The Grocer and Co Organics are among popular cafes setting the brunch trends

HIPSTER BRUNCH: Organic Grocer and Co's Sal Hampton delivers dukkah rolled poached eggs to a hungry afternoon customer. Photo: JUDE KEOGH 0727jkbrunch2
HIPSTER BRUNCH: Organic Grocer and Co's Sal Hampton delivers dukkah rolled poached eggs to a hungry afternoon customer. Photo: JUDE KEOGH 0727jkbrunch2

Eggs and bacon for breakfast, sandwiches for lunch, and meat with three vegetables for dinner, at least that’s how it used to be.

The distinction once separating which dish was available at what time has been blurred with the brunch boom, and Orange cafes are taking note.

Atop of all things trendy, The Grocer and Co Organics has introduced an all-day brunch menu which includes just one poached egg dish: the Hipster Brunch.

Owner Guy Hampton said the change is in small part economically motivated, as it’s more costly to offer two distinct menus, but also a response to a wider trend around dining habits.

“Our clientele floods into the cafe between 10am-11am,” he said.

BACON FREE: Grocer and Co's 'Hipster Brunch' consists of quinoa on a slice of gluten-free toast served with a dukkah rolled poached egg, avocado, sprouts, rocket, kraut, cashew cheese and beans. Photo: JUDE KEOGH 0726jkbrunch1

BACON FREE: Grocer and Co's 'Hipster Brunch' consists of quinoa on a slice of gluten-free toast served with a dukkah rolled poached egg, avocado, sprouts, rocket, kraut, cashew cheese and beans. Photo: JUDE KEOGH 0726jkbrunch1

Mr Hampton said quite often they are coming from the gym and have eaten earlier, or they’re meeting friends between meal times.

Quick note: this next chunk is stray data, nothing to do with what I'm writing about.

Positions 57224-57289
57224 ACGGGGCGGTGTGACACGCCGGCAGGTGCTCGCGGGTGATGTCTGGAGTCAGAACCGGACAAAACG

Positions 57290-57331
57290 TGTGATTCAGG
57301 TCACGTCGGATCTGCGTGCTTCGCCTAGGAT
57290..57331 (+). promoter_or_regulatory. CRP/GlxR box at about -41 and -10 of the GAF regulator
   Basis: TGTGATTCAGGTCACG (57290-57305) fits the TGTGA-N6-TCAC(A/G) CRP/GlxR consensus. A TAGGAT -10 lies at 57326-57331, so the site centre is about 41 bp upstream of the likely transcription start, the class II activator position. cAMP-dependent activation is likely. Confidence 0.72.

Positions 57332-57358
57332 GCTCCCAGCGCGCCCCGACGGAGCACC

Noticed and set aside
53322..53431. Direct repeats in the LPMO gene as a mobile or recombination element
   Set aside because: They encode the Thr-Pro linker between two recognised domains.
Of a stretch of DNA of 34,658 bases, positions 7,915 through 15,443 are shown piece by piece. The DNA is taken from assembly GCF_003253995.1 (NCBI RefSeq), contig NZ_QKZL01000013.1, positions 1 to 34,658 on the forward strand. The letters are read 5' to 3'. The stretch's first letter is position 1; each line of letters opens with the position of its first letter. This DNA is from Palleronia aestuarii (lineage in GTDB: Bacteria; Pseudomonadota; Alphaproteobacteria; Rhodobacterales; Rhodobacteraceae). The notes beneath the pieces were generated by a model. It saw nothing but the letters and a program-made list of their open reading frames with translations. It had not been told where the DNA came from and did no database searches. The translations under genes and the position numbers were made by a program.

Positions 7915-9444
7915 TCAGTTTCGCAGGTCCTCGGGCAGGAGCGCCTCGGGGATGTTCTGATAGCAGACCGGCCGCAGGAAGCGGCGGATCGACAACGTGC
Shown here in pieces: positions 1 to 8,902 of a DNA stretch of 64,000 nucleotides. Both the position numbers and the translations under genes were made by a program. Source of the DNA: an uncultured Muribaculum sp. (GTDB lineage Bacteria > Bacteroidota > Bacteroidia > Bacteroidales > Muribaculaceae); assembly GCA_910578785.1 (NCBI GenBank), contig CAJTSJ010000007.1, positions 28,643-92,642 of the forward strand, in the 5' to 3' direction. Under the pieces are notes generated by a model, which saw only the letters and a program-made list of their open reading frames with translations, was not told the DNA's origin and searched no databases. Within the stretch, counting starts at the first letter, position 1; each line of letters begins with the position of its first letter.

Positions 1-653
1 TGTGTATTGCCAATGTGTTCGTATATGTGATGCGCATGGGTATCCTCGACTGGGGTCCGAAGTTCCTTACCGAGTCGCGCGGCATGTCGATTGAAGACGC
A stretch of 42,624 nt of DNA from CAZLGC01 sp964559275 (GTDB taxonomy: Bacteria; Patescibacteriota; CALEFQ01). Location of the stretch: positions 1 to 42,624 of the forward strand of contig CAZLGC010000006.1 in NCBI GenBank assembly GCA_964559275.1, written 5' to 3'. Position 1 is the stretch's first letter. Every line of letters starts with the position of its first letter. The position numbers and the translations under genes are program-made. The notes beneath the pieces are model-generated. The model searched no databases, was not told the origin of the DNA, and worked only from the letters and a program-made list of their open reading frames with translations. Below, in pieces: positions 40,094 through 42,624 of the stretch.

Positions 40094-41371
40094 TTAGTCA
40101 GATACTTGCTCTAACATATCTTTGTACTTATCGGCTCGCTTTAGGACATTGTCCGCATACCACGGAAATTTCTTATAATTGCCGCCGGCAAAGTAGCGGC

“People still come in looking for eggs and bacon and because we don’t have them some do walk out, but some are happy to try something different,” he said.

The McNamara Street store is not the only cafe embracing the brunch crowd.

Byng Street Cafe has a seperate brunch menu for Saturdays and Sundays.

While some of the classics still feature, like the ‘Breakfast Roll’ which is bacon, fried egg, rocket, tomato relish, smoky aioli and cheese, the brunch menu also features the ‘Byng Street Salad’, which is quinoa, roast pumpkin, feta plumped raisins, rocket and dukkah.

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Mr Hampton said there was even less of a distinction between breakfast and lunch in the summer months.

“They want to eat lighter in the morning,” he said.

When it comes to Orange introducing more sophisticated dishes to the morning crowd – such as Sydney’s Barbetta, which does carbonara scrambled eggs or Rising Sun Workshop which has a hugely popular breakfast ramen – Mr Hampton said there is still a way to go.

“We’re still catching up. There’s no way it is going back the way it once was though,” he said.

Rather than people being too lazy on the weekends to get up in time for breakfast, Mr Hampton thinks the changes in dining habits reflect a wider trend towards a healthier lifestyle.

“There will always be times when you want a bacon-and-egg brekkie but people are moving towards more conscious eating, fast food is coming to an end and clean food will take over,” he said.

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